on December 13th, 2018

The technological advancement in education has lagged behind other industries. Yet there are technologies available that would transform the classroom, the lecture hall, or even a person’s home, and ultimately transform learning.

The Future of Management Education Alliance wants to bring these technologies to the learners of the 21st century. The alliance is headed up by the Imperial College Business School who plan to introduce hologram technology to their MBA students.

The Imperial College Business School has an educational technology lab (Edtech Lab) that assists the school find the kinds of technologies that would better train the students at the institution.

David Lefevre, director of Imperial’s Edtech Lab said: “This gives our teaching staff a sense of presence when talking with students. Otherwise we might as well run a lecture on Zoom.”

Zoom is video conferencing software employed by some institutions to reach their students via the internet and conduct lectures virtually.

Emmanuel Métais, Edtech Labs’ dean told Financial Times:

“This initiative reflects our commitment to be at the forefront of innovation, not only to provide students with a better learning experience but to make them succeed in a fast-changing world. At Edhec, we believe that excellence and innovation are the two pillars on which our people build their own personalities and careers to make an impact on the world.”


Built by engineers, for engineers?

The hologram technology was developed by Canadian company AHRT Media.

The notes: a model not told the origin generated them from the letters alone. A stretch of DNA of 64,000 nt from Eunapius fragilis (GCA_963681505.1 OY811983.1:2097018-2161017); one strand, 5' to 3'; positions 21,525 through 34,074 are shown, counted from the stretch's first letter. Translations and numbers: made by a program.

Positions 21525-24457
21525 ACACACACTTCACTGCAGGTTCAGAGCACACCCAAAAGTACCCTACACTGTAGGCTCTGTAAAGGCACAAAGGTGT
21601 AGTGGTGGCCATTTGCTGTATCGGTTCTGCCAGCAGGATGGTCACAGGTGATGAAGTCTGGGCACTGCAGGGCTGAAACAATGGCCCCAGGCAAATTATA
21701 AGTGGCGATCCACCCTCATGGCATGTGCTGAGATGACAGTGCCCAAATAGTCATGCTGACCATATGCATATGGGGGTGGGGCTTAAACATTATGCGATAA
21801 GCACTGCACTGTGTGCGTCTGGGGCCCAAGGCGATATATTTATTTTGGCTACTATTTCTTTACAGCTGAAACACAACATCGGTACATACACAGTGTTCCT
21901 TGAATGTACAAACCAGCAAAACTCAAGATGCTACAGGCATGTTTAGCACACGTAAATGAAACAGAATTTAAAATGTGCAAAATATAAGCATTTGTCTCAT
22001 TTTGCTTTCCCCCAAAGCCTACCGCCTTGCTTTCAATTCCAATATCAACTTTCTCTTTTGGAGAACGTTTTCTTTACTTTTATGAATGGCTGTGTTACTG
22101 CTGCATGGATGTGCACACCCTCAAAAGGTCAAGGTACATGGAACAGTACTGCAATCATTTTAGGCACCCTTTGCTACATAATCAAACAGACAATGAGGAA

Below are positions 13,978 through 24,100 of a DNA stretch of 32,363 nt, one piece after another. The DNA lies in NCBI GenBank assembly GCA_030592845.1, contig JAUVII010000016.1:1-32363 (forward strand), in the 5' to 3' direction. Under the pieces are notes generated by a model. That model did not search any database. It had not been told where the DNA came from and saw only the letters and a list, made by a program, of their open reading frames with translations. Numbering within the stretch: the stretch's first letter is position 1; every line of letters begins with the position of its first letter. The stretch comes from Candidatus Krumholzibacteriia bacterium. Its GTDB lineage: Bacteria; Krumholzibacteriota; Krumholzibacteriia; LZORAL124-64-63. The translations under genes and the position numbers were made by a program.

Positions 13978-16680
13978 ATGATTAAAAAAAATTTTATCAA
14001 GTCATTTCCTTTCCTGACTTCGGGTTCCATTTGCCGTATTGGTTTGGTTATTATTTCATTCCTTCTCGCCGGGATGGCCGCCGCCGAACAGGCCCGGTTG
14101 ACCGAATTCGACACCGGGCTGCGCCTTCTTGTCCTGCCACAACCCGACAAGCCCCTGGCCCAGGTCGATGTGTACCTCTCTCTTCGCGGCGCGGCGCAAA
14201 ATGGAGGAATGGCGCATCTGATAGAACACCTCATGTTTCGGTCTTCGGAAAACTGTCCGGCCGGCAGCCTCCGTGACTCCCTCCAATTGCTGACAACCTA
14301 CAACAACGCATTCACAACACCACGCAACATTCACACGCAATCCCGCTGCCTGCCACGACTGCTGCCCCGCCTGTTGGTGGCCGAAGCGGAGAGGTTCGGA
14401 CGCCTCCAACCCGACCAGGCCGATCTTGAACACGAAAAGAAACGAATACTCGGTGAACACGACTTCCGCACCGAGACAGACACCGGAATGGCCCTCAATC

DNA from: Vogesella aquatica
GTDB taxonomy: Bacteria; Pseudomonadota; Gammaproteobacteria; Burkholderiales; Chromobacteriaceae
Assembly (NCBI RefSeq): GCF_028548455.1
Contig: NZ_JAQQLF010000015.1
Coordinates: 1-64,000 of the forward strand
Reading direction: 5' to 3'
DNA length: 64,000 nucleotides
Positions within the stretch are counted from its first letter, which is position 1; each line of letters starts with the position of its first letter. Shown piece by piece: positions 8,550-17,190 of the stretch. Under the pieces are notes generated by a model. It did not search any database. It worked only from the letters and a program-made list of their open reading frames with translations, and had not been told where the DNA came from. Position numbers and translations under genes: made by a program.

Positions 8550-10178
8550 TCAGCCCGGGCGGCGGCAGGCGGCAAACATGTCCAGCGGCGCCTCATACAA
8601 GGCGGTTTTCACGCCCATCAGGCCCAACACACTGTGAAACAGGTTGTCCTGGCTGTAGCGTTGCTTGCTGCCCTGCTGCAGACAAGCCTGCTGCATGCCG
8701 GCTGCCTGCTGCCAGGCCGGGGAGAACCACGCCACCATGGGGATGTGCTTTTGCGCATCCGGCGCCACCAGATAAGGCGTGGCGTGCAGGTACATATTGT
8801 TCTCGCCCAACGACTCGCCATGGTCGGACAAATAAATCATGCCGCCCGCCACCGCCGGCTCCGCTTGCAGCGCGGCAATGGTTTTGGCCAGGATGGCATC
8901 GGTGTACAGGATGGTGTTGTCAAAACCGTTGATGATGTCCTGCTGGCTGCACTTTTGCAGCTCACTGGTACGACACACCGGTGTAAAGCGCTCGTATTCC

Holographic technology can be leveraged to teach students while a lecturer is on the other side of the world. And the technology has come down in price.

It is not inconceivable to think that students may be taught by lecturers who would appear as holograms. And engineering scholars might need it most. Through simulation technology (virtual and augmented reality) engineers can be taught in virtual spaces.

Source; Source: Imperial College Business School

Even though the technology has not been directly targeted at engineering education, it will be in the next few years. Lefevre concludes:

“Introducing hologram technology to the classroom will break down the limitations of traditional teaching by creating an interactive experience that benefits both students and academics. Rather than replacing or reducing real-life lectures, the hologram technology will provide greater flexibility for academics by enabling them to continue teaching whilst travelling, ensuring consistency and quality for students.”


Works Cited

Moules, Jonathan. “MBA Students to Be Offered Hologram Lectures.” Financial Times, Financial Times, 1 Nov. 2018, www.ft.com/content/01749584-dcf9-11e8-8f50-cbae5495d92b.

Singleton, Laura. “Imperial College Business School to Offer Live Lectures via Hologram | Imperial News | Imperial College London.” Imperial News, 2 Nov. 2018, www.imperial.ac.uk/news/188851/imperial-college-business-school-offer-live/.

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